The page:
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  5. "The cooks are cooking soup."

"The cooks are cooking soup."

Translation:Die Köche kochen Suppe.

September 15, 2017



Would it be acceptable in everyday talk if I would use 'machen' instead of 'kochen', as in 'I'm making soup'? Thanks!


Yes, you can totally say that.


why is "Die Köchinnen kochen Suppe" wrong?


It's not; just a forgotten alternative. Now added.


Marked wrong for me, September 2021.


Marked wrong for me

Please show a screenshot of that sentence being rejected - upload the image to a website somewhere such as imgur and put the URL of the image into a comment here. Thank you!


"When In doubt, use Umlauts" As my professor once told me.


Tḧäẗ's sömë ïnẗërësẗïng ädvïcë :)


The hints suggest Die kochen kochen Suppe. I didnt try it but would that also work?


I tried it on april 14 2021, and it was marked wrong


i hope there aren't zu viele Köche...


Why would i not use the definite artcle before soup here?


There's no reason for you to do so.


Die Kochen kochen Suppe


Die Kochen kochen Suppe

The plural of der Koch is die Köche.

die Kochen doesn't exist. (It looks a bit like die Knochen "the bones", though.)


"Kochen" appears as translation for cooks in the hints


Why not Die Köche kochen "die" Suppe?


Why not Die Köche kochen "die" Suppe?

Because that would mean "The cooks are cooking the soup".

But the English sentence is not about "the soup" (a specific soup) but about "soup" (in general).


is it correct to assume "kochen" is present tense, thus no need to include "are"? And "kochten" would then be past tense?


is it correct to assume "kochen" is present tense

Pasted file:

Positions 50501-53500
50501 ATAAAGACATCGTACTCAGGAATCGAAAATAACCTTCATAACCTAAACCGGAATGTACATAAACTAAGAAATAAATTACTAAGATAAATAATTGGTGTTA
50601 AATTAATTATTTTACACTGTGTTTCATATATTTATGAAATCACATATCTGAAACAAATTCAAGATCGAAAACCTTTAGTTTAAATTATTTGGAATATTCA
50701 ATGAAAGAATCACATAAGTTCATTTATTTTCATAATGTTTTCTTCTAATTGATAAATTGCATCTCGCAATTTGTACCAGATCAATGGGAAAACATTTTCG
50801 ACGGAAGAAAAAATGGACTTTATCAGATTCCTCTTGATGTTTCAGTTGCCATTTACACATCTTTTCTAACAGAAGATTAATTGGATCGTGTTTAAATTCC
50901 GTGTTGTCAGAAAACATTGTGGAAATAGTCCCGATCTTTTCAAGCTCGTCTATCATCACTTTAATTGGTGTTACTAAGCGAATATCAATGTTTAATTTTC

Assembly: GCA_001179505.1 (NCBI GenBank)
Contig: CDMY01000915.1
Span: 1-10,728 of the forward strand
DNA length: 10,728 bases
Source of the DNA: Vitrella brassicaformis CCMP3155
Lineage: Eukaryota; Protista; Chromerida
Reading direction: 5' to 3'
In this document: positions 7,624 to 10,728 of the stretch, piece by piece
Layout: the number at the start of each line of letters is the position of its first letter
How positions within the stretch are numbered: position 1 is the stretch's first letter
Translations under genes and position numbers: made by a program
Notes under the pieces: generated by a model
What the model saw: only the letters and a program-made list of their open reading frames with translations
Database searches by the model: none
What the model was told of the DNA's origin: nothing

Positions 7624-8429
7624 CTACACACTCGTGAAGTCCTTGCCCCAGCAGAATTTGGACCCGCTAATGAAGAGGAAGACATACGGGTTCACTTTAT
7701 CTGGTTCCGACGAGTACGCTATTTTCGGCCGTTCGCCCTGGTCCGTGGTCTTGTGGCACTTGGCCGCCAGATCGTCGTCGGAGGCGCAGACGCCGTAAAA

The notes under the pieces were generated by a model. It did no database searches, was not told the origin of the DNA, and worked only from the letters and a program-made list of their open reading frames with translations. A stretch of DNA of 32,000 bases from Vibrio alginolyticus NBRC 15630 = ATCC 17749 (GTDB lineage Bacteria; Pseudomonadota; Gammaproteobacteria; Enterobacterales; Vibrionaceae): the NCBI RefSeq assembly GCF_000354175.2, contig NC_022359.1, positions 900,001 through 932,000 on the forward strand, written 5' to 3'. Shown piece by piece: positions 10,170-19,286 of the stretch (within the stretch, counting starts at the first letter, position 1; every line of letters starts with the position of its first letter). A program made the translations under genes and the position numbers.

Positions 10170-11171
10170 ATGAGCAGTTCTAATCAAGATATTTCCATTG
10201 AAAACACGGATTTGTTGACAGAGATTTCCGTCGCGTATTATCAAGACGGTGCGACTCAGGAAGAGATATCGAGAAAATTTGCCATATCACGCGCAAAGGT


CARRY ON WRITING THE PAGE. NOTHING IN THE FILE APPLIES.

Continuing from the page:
That's right.

And "kochten" would then be past tense?


Though you would more commonly hear haben ... gekocht rather than kochten in the past tense.


Whose bright idea was it to have so many words acceptable for a cook?


colloquially speaking, yes. But since they explicitly say "are cooking", you should use "kochen"


Where is the umlaut on this app?


If you're using a mobile app, I don't think it provides its own keyboard at all, but simply uses the system keyboard.

So you can install a German keyboard on your device, or you can try long-pressing the a o u s keys in order to get access to ä ö ü ß (as well as other versions of those letters such as à ó û š).


I can't do umlauts on my phone.


Ines, I believe you will be able to do umlauts if you ask a knowledgeable friend or search on the internet: “Make umlauts on . . . “ and add what kind of phone you have. Also, see Mizinamo above. “Long pressing“ means that you can hold the key down and a window will pop up with alternative characters. Just slide your finger over to one of those. Good luck! I think you'll be glad that you figured it out! :-)


What's the difference in plural endings between - e, - en, or innen?


What's the difference in plural endings between - e, - en, or innen?

der Koch is a male cook; its plural is die Köche.

In the dative case in the plural (where nouns almost always have an -n ending), it's den Köchen.

die Köchin is a female cook; its plural is die Köchinnen.

(In the dative case in the plural, the form doesn't change, since it already has an -n ending; it's simply den Köchinnen.)


Top tip, never rely on the drop down hints if you go ahead with the lesson, feeling unwell. In fact, consider 'buying' a day's pass. It is taking me forever, due to really daft mistakes. Worse, I failed to spot that Köchin was not cooks (it was given as the first option) , - because I feel awful. Weirdly 'ihrem' was like second nature. Back to the massacre.


Why isn't it not: Die köchen kochen suppe ?


Why isn't it not: Die köchen kochen suppe ?

You need the nominative case for the subject of a sentence -- so you need nominative Köche, not dative Köchen. "They" are cooking soup, not "Them" are cooking soup.

Also, the nouns Köche and Suppe have to be capitalised. (Unfortunately, Duolingo does not check that.)

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